The weather on Jupiter is changeable, as these before-and-after pictures show. The photograph on the left shows Jupiter as seen in June 2009. The photo on the right, taken on May 9, 2010, reveals that one of the planet's prominent dark cloud belts has faded away. The lightening of the South Equatorial Belt is due to atmospheric changes. Both pictures were taken by Anthony Wesley, an amateur astronomer in Australia. (Anthony Wesley via The Planetary Society) Back to slideshow navigation
  2. Family portrait

    Launched in 1989, the Galileo spacecraft has photographed Jupiter as well as several of the giant planet's satellites. Here's a montage that shows Jupiter's Great Red Spot and the four largest moons. From top, they are Io, Europa, Ganymede and Callisto. (NASA) Back to slideshow navigation
  3. Cratered Callisto

    Callisto is considered the most cratered celestial body in the solar system. The false-color overlay at right exaggerates the moon's surface features, including the Valhalla impact structure near the center of the disk. (NASA) Back to slideshow navigation
  4. Dark face

    Colors are enhanced in this view of Ganymede's trailing hemisphere, highlighting the moon's polar caps. The violet color indicates where small particles of frost may be scattering light on the blue end of the spectrum. (NASA) Back to slideshow navigation
  5. Cloudy weather

    The mosaic at left shows the true colors of the cloud patterns in Jupiter's northern hemisphere. The rendition at right uses false colors to represent the height and thickness of the cloud cover. (NASA) Back to slideshow navigation
  6. This is the Spot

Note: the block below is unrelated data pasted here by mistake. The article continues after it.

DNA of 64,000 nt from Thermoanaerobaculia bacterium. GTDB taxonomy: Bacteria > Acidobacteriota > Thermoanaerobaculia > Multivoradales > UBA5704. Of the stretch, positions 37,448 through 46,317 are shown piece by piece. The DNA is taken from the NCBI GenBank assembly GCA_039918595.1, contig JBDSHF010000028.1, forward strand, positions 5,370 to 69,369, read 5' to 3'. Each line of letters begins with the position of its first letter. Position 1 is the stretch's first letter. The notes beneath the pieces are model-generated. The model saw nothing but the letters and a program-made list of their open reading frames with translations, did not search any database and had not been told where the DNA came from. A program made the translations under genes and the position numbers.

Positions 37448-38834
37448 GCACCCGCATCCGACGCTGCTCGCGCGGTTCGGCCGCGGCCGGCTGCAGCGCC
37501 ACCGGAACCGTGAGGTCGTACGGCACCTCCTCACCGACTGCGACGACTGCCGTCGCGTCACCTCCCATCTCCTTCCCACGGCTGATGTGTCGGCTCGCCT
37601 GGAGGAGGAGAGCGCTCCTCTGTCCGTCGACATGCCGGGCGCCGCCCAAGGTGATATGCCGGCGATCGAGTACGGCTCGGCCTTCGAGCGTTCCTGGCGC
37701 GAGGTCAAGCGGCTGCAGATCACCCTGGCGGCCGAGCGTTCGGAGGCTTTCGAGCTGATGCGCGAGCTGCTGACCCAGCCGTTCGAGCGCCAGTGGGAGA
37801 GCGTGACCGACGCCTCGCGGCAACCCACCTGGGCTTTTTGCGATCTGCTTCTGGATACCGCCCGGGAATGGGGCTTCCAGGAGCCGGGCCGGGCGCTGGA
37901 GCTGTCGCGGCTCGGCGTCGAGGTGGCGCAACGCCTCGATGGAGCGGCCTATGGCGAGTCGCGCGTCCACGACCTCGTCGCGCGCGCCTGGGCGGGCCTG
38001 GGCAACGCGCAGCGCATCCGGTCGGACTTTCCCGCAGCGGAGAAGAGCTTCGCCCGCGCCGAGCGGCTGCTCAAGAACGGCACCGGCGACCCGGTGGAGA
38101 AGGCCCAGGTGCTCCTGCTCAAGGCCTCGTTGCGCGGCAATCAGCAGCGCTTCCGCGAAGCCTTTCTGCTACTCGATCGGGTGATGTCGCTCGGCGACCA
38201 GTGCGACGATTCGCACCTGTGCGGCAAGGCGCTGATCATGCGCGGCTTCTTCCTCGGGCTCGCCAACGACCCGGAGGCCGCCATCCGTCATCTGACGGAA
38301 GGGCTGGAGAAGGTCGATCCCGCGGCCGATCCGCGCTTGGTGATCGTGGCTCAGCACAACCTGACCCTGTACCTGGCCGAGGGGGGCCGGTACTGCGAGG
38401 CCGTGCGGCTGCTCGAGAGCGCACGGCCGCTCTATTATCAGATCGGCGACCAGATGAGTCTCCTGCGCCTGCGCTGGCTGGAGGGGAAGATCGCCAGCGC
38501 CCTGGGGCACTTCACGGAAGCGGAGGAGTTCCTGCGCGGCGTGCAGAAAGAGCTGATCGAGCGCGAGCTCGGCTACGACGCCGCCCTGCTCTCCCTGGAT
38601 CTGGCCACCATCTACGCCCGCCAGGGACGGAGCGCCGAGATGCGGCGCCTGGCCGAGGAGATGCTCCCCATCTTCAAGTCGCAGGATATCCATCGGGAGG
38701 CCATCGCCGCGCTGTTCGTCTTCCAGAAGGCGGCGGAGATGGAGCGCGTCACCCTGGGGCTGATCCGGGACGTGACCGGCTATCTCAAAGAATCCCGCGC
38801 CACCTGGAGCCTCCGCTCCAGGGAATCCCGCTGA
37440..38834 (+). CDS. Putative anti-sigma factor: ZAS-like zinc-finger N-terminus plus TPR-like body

A true-color picture captures the subtle shadings of Jupiter's Great Red Spot, a massive, long-lived storm system in the planet's thick atmosphere. (NASA) Back to slideshow navigation
  7. A big splash on Europa

    A computer-generated perspective view shows the Pwyll impact crater on Europa, an ice-covered moon of Jupiter. The heights are exaggerated, but the central peak indicates that the crater may have been modified shortly after its formation by the flow of underlying warm ice. (NASA) Back to slideshow navigation
  8. A blast at Io

    This image of Io, thought to be the solar system's most volcanically active world, shows the plumes of two eruptions. One plume can be seen at the very edge of the disk, the other is puffing up from the dark volcanic ring near the center of the disk. (NASA) Back to slideshow navigation
  9. Lava light

    An active volcanic eruption on Jupiter's moon Io flares in an image taken in February 2000 by the Galileo spacecraft. The dark L-shaped lava flow to the left of center marks the site of energetic eruptions in November 1999 at Tvashtar Catena, which is a chain of giant volcanic calderas. The two small bright spots at left side of image are sites where molten rock is exposed to the surface at the toes of lava flows. (NASA) Back to slideshow navigation
  10. Crazy quilt

    The thin crust of Europa's Conamara region is criss-crossed by craters, cracks and lines - indicating that the surface ice was repeatedly disrupted. The colors, which are enhanced in this view, show where light ice crystals and dark contaminants have settled onto the surface. (NASA) Back to slideshow navigation
  11. A moving moon

    In a picture taken in April 2001 by NASA's Cassini spacecraft, the moon Io looks like a marble set against the background of Jupiter. Io is the giant planet's third-largest satellite. (NASA) Back to slideshow navigation